Thursday, June 13, 2024

Finlay Christie: Red, Blue and (All) Black

As the Super Rugby season reaches a crescendo, eyes turn to September’s Rugby World Cup. JON RAWLINSON spoke with a talented scrumhalf whose lofty goals could see him rise to these occasions and more.
Finlay Christie . Photo Steve McArthur, Photosport

Searching for background about the Blues’ firecracker halfback, a common question is: ‘who is the ginger All Black?’ As there have been a few top All Blacks with ruby locks atop in the past, we would do well to refrain from calling Finlay Christie ‘blue’ (in the Australian tradition) just yet. He asserts he needs to earn that ‘jersey’.

“I guess I am the current one, though,” he says. “I’m holding that baton for now, but I will pass it on at some stage.”

These days, his flaring red hair may well signal a red flag among his opponents, and be more conspicuous to fans, but his rapid distribution, when ‘feeding the backs’, and agility prove red actually means ‘go’!

“[Speed] it’s a strength of mine, but I can still improve on it. We have some crazy athletes who can do a lot with the ball, so the faster I can get it out to them, the more time they have to use it,” he says. “I was a gymnast for about nine years; I was about seven when I started, while I was at school.

Gymnastics is great for fitness, strength and flexibility. I think a lot of those skills have transferred over and helped me [with rugby].”

Finlay originally hails from Hawick – the original ‘Howick’, in the lowlands of Scotland, that is. He also attended Saint Kentigern College where he honed his sporting skills.

“[The school] had great resources and the rugby trainers and coaches were all experienced. The training schedule was pretty intense,” he recalls. “It was a borderline professional outfit and we were training four or five times a week.”

Renowned for developing rugby talent, Saint Kents is the alma mater of numerous All Black’s including Finlay’s current Blues’ teammate and captain, Dalton Papalii. However, his talent wasn’t truly recognised until years later by ex-All Black great and former Blues’ coach, Tana Umaga.

Following a stint with the Steelers’ Under 19 squad and starring for Canterbury University, ‘Fin’ made his mark as a shark, joining the Tasman Mako.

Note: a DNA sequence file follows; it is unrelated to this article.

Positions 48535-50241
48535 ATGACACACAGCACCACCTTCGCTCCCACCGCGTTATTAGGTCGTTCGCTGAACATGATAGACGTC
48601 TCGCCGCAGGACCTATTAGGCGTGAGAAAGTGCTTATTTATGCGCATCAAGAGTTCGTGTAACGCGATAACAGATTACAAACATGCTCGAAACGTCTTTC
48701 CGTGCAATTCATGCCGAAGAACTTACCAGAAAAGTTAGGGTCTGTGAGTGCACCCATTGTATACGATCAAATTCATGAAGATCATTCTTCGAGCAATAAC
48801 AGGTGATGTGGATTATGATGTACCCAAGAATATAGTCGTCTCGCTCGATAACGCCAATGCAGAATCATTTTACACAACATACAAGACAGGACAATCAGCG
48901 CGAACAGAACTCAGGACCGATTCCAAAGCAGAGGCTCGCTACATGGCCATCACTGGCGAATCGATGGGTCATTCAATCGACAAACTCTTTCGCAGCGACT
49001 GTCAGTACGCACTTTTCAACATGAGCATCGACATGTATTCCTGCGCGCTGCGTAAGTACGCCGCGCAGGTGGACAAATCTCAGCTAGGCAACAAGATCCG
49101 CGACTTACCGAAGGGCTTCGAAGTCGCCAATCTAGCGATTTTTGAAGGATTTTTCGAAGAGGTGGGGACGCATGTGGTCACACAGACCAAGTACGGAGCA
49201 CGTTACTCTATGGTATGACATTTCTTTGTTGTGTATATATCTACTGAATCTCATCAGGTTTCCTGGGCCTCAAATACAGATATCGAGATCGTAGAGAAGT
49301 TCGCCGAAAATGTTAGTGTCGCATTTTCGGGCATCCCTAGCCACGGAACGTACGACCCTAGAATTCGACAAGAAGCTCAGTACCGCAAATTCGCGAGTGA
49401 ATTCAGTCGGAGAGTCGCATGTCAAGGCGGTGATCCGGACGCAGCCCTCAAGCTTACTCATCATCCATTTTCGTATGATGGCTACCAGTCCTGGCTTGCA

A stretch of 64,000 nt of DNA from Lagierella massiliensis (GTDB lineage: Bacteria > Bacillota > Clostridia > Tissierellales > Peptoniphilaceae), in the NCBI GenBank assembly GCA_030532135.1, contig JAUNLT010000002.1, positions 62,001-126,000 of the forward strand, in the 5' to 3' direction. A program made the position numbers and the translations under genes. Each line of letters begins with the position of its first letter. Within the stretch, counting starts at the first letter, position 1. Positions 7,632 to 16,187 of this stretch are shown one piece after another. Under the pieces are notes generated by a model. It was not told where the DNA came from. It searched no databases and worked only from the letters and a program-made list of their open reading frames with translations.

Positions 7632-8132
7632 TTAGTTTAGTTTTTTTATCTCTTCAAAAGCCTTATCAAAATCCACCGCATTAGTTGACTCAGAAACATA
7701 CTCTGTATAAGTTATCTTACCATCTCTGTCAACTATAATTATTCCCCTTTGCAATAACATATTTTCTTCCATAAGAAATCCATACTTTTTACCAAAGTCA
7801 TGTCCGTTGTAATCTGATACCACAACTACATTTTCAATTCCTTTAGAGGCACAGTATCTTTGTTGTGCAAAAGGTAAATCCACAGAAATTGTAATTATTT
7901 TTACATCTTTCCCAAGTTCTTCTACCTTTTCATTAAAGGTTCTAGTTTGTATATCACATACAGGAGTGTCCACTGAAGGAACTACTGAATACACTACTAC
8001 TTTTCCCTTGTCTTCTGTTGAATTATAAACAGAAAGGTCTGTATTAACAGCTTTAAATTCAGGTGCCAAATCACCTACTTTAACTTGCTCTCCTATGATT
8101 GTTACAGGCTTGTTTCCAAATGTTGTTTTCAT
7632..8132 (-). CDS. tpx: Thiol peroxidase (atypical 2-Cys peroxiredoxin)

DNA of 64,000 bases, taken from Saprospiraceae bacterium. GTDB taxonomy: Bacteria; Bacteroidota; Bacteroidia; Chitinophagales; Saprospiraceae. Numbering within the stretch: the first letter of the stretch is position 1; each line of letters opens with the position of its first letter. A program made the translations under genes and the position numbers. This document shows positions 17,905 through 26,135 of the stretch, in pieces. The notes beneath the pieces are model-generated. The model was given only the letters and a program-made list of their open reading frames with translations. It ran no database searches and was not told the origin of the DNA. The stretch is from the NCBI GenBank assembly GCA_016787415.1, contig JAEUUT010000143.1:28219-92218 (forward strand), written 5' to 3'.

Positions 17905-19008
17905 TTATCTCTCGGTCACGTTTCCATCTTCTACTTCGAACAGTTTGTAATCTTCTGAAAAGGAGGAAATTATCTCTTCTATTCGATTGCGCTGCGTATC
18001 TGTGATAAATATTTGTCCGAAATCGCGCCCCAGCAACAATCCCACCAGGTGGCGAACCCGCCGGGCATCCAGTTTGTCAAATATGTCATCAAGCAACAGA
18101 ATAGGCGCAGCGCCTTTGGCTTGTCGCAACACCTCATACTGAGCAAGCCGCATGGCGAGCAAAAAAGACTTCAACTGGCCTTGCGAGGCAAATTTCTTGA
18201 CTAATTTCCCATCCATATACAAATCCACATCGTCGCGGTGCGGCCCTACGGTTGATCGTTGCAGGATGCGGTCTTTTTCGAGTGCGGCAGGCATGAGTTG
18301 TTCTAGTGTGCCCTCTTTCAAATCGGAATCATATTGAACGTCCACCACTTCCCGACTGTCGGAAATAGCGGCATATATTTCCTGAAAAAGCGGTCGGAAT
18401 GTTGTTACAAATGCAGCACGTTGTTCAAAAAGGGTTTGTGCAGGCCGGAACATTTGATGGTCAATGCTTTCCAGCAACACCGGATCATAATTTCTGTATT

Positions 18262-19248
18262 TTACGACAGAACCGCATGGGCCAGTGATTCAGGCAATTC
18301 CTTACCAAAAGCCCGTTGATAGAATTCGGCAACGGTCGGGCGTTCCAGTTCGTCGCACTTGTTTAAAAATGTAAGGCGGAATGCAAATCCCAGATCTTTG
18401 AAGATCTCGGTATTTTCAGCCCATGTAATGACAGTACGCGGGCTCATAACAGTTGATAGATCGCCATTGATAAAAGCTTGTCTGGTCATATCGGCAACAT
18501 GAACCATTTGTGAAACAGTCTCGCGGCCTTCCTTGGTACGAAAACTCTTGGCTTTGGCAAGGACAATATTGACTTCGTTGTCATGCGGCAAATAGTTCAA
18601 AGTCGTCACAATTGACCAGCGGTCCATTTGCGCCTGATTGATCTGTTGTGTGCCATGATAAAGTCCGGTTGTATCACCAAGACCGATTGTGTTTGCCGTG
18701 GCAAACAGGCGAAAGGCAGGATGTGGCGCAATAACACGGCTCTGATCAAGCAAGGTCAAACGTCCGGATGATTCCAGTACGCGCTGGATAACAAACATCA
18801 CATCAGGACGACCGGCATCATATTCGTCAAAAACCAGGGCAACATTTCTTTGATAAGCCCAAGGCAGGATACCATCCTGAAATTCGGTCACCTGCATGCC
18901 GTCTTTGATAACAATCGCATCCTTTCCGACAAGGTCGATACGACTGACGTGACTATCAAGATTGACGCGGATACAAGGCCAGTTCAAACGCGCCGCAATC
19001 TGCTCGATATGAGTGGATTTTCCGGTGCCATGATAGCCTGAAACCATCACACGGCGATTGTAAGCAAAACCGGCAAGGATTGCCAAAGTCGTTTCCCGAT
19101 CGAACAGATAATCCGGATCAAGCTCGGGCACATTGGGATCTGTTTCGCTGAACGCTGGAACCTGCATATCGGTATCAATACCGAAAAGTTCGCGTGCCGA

“I knew stuff all about Nelson to be honest, but I’ve absolutely loved it – great guys, real close mates – and it kickstarted my career. I’m strongly connected to Tasman now.”

At Super Rugby level, Finlay was on the 2017 Chiefs’ roster before joining the Hurricanes (2018-19) followed by the Blues in 2020. Since then, he has become a crucial part of the Auckland-based franchise.

Heading into the Super Rugby Pacific knockout stage, the Blues (2022 runners-up) remained in contention, within the frame for a quarterfinal spot, as this issue went to print. However, long seasons can come to an abrupt halt and there are no prizes for second place.

“Looking back, [2022] was a great season, but losing the final isn’t how you want to finish up,” Finlay adds. “I’m really confident that, with the group we have and the way we play, we can win us a title this year. That’s the goal and anything short of that will be a bit of a failure in our eyes.”

Back in black?

All Blacks’ selectors may have a headache (a good one!) when finalising their choice of halfbacks for September’s Rugby World Cup. Among the options, Blues’ half, Finlay Christie, is making a solid case. Beyond Super Rugby, the Rugby Championship and Bledisloe Cup should give him opportunities to impress.

“If I keep doing what I’m doing and I’ll have a chance,” the 14-cap All Black says. “I’m trying to focus on the Blues, but if I get that right, [All Black selection] might come. I’m trying to keep my goals and my thought process pretty short term – I think that’s the best way for me.”

The other ‘usual suspects’ for the nine jersey (Aaron Smith, TJ Perenara and Brad Weber) aren’t exactly giants, but they are all ‘big for their boots’, likely inclusions barring injury. And, with Cameron Roigard (Hurricanes) and even Finlay’s Blues’ teammate, Sam Nock (another Saint Kents’ prodigy), knocking on the selectors’ door, competition for World Cup spots is tight.

“[Smith, Perenara and Weber] have been ‘the guys’ for the last 10 years or so now,” Finlay says. “I definitely don’t expect anything. I need to earn everything and there’s a lot of good nines around the country at the moment so the competition’s going to be tough.”

The location of this year’s Rugby World Cup, France, may bring back grim memories of a certain calamitous cup, the 2007 edition. As in 2007, the All Blacks’ pool doesn’t appear too daunting this time, on paper at least. But the opener (against France) will see sparks fly as two heavyweights compete. And, later, a quarterfinal clash between the All Blacks and Scotland is not out of the question.

“Growing up, if Scotland was getting up against the All Blacks we’d be going for Scotland,” Finlay says. “But if the All Blacks were doing the business, then we’d be cheering for them.”

If the All Blacks field their ‘great Scot’ during such an encounter, it’s unlikely the Christie family’s loyalties will favour Scotland, however brave!

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